The online option setting (ON or OFF) specified when you create or drop a clustered index is applied to any nonclustered indexes that must be rebuilt. For example, if the clustered index is built online by using CREATE INDEX WITH DROP_EXISTING, ONLINE=ON, all associated nonclustered indexes are re-created online also.

When you create or rebuild a UNIQUE index online, the index builder and a concurrent user transaction may try to insert the same key, therefore violating uniqueness. If a row entered by a user is inserted into the new index (target) before the original row from the source table is moved to the new index, the online index operation will fail.

Although not common, the online index operation can cause a deadlock when it interacts with database updates because of user or application activities. In these rare cases, the SQL Server Database Engine will select the user or application activity as a deadlock victim.

You can perform concurrent online index DDL operations on the same table or view only when you are creating multiple new nonclustered indexes, or reorganizing nonclustered indexes. All other online index operations performed at the same time fail. For example, you cannot create a new index online while rebuilding an existing index online on the same table.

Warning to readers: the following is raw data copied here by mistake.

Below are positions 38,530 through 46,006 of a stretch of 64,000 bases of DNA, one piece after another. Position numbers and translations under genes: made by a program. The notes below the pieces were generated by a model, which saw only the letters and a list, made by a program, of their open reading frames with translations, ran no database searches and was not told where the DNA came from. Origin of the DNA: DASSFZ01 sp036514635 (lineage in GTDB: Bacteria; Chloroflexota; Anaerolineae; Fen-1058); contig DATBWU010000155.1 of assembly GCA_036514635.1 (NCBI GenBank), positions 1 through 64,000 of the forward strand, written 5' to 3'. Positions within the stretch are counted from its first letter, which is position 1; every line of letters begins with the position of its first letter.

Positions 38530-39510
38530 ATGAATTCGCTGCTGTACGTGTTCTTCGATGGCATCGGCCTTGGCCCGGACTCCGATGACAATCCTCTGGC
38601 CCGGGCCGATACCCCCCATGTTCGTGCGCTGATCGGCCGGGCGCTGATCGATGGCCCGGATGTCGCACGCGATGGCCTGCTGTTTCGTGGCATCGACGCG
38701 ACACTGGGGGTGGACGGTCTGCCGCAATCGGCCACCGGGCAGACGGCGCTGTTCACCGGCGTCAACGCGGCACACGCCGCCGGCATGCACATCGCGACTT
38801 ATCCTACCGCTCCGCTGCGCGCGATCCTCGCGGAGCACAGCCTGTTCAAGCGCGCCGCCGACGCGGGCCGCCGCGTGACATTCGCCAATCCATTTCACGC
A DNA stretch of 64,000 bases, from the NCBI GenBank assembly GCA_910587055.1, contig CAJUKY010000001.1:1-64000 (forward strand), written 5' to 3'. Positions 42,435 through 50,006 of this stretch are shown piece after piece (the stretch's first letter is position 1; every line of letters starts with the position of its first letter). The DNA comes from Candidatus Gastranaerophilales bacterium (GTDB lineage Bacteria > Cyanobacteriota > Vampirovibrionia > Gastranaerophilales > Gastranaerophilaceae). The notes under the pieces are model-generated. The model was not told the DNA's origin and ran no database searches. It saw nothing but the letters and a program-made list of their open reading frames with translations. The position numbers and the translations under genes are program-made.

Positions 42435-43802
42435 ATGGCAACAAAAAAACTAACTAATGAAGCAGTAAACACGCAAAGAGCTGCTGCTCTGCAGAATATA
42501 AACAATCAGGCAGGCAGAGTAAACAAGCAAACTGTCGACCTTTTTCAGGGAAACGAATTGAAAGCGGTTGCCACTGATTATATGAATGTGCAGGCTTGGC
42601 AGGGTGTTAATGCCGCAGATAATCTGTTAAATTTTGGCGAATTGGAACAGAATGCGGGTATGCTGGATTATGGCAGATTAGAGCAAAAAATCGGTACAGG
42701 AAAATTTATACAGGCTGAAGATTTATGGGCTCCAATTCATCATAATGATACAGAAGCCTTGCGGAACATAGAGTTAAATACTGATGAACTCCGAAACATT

Disk Space Considerations

Generally, disk space requirements are the same for online and offline index operations. An exception is additional disk space required by the temporary mapping index. This temporary index is used in online index operations that create, rebuild, or drop a clustered index. Dropping a clustered index online requires as much space as creating a clustered index online. For more information, see Disk Space Requirements for Index DDL Operations.

Performance Considerations

Although online index operations permit concurrent user update activity, the index operations will take longer if the update activity is very heavy. Typically, online index operations will be slower than equivalent offline index operations regardless of the concurrent update activity level.